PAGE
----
2. Geopolitical changes, agricultural demands, energy requirements, urbanization, economic and industrial growth all impact on the water situation and the management of water resources in the region – in complex and highly interdependent ways as can be seen in the five-country Aral Sea Basin, which relies on water resources from the Syr-Darya and the Amu-Darya rivers. These pressures often give rise to tensions and even conflicts, due to the fact that freshwater resources do not correspond to political borders and that spatially they are not evenly distributed.

  3. Central Asian countries in particular will be challenged to mount a huge effort aimed at improving water supplies and quality and to reinforce regional cooperation among the countries concerned through regular and institutionalised dialogue. Bodies like the Interstate Coordinating Water Commission between Kazakhstan, Kyrgyzstan, Tajikistan, Turkmenistan and Uzbekistan can help chart and implement effective cooperative approaches. Water has always been a vector of dialogue in the region, involving people at grassroots and local levels, but it merits increased attention given the changing global and regional trends.

  4. In this area, we call for the following action:

  1. Governments should intensify their cooperation and interaction on issues pertaining to water and sustainable development and encourage the formation of informal or semi-formal partnerships involving other actors;

  2. International financing institutions, donor governments and the private sector partners should provide urgent assistance to and funding for irrigation infrastructure projects to foster the sustainable use of water resources and sustainable agricultural production;

  3. Governments at all levels should pay greater attention to the revitalization of traditional water harvesting technologies which have proved their sustainability;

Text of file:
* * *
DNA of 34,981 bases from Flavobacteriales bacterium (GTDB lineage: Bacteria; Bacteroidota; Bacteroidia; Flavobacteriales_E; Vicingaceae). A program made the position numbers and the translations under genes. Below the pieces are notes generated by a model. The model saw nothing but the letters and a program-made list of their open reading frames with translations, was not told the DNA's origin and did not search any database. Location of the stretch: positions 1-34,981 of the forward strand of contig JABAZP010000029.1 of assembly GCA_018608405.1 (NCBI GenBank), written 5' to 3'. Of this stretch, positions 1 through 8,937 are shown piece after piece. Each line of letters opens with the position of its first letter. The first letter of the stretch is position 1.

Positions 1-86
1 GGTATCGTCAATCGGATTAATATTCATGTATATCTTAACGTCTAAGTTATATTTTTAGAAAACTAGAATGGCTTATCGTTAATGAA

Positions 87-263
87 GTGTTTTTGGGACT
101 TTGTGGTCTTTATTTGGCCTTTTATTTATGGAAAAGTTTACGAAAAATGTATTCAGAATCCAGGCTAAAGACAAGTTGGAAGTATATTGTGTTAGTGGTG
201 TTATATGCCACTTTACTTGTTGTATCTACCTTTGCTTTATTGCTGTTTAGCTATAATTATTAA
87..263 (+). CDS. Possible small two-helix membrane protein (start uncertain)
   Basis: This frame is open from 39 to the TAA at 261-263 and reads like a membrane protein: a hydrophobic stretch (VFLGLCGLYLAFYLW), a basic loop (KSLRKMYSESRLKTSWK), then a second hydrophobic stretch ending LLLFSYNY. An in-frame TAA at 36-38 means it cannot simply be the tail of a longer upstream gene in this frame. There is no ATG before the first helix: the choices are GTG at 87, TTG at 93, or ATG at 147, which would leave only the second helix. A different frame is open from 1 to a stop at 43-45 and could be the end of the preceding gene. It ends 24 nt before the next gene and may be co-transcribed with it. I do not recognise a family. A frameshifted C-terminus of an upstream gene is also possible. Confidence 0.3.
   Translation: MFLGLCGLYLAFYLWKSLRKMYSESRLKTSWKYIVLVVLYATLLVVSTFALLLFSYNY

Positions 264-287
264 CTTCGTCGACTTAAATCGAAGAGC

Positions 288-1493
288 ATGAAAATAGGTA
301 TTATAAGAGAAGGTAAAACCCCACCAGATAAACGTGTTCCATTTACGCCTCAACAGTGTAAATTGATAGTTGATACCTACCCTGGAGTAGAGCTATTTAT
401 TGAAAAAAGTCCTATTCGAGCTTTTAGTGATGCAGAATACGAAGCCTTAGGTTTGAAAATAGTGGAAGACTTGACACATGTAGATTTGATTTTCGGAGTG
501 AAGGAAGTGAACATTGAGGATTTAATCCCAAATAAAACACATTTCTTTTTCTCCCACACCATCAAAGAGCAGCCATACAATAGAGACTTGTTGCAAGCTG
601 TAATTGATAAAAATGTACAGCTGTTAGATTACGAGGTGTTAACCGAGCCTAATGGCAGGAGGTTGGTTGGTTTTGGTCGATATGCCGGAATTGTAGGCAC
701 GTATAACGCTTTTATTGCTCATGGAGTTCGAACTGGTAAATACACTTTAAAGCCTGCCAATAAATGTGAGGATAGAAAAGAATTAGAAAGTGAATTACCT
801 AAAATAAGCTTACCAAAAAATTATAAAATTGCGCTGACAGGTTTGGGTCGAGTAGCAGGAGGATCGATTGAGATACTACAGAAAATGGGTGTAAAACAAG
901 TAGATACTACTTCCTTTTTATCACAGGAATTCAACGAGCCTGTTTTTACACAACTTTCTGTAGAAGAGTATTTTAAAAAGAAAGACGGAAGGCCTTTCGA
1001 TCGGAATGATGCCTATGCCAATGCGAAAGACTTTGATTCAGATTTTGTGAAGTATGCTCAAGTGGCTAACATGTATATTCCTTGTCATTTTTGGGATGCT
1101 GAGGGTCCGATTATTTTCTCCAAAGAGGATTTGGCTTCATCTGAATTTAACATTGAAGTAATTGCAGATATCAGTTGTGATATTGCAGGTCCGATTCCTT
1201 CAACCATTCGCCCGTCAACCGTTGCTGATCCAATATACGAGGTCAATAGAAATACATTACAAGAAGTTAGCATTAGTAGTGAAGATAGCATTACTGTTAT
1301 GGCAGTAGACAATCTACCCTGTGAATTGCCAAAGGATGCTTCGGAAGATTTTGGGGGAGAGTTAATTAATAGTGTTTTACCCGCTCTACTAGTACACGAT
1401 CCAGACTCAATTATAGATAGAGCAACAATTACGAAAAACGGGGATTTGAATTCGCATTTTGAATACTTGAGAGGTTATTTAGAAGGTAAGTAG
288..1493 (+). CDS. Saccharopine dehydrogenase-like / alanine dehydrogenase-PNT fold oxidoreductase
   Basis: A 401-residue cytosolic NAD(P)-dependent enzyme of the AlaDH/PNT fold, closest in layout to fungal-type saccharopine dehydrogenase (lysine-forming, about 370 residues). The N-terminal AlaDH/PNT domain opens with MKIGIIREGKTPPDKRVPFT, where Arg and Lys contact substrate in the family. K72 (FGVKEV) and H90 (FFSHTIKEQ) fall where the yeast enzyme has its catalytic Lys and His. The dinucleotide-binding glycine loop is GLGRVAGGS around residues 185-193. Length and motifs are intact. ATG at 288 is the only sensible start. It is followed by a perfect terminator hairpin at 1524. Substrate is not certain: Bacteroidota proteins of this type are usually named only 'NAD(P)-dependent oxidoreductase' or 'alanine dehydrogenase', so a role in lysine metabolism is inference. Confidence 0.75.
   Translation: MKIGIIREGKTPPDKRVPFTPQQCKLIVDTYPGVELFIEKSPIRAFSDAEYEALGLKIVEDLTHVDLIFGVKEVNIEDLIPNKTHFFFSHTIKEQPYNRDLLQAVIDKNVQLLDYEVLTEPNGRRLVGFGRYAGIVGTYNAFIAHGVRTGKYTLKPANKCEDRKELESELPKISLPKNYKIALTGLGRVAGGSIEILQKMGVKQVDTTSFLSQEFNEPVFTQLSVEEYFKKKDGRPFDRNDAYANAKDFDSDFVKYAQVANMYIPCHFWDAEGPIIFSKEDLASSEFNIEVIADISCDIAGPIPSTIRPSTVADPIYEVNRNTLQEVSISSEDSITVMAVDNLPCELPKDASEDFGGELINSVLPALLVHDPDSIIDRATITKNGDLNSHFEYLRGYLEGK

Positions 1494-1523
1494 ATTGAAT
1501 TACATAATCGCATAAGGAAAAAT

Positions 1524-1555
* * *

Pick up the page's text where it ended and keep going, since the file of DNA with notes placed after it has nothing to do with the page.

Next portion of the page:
4. Collaboration between sub-national, national or regional authorities should be encouraged and the development and implementation of concrete projects should be supported, such as the Greater Altai project;

  5. Research should be undertaken to explore ways in which traditional technologies have helped to decrease water-related conflicts with a view to drawing lessons for the future;

  6. Governments and UNESCO are encouraged to support the creation of regional and interregional centres dealing with various aspects of water-related issues in the Eurasia region, also making use of the modality of dialogue.


  1. Dialogue must be built in the present to bear its true fruits in the future. The support provided by UNESCO's Goodwill Ambassador for the Dialogue among Civilizations, Mr. Ara Abramian, to equip educational institutions in Kyrgyzstan with computers and internet access is a fine example of initiatives to lay the groundwork for new forms of dialogue -  Appeal presented to us by the Assembly of Associated Schools of UNESCO from Kyrgyzstan and Kazakhstan was not only moving and timely, it was straight to the point. The successor generation expects from us to take all measures to prevent the outbreak of inter-communal and international conflict, to create the legal basis for peace and development of all nationalities living in a state, to be guided by the precept “we are different, but we are equal”, to conduct policies on the basis of mutual respect and dialogue, and to avoid any action hurting the elderly and children. Their expectations and their unambiguous “No” to national and religious strife, to acts of violence and to the killing of innocent people must be our sacred obligation!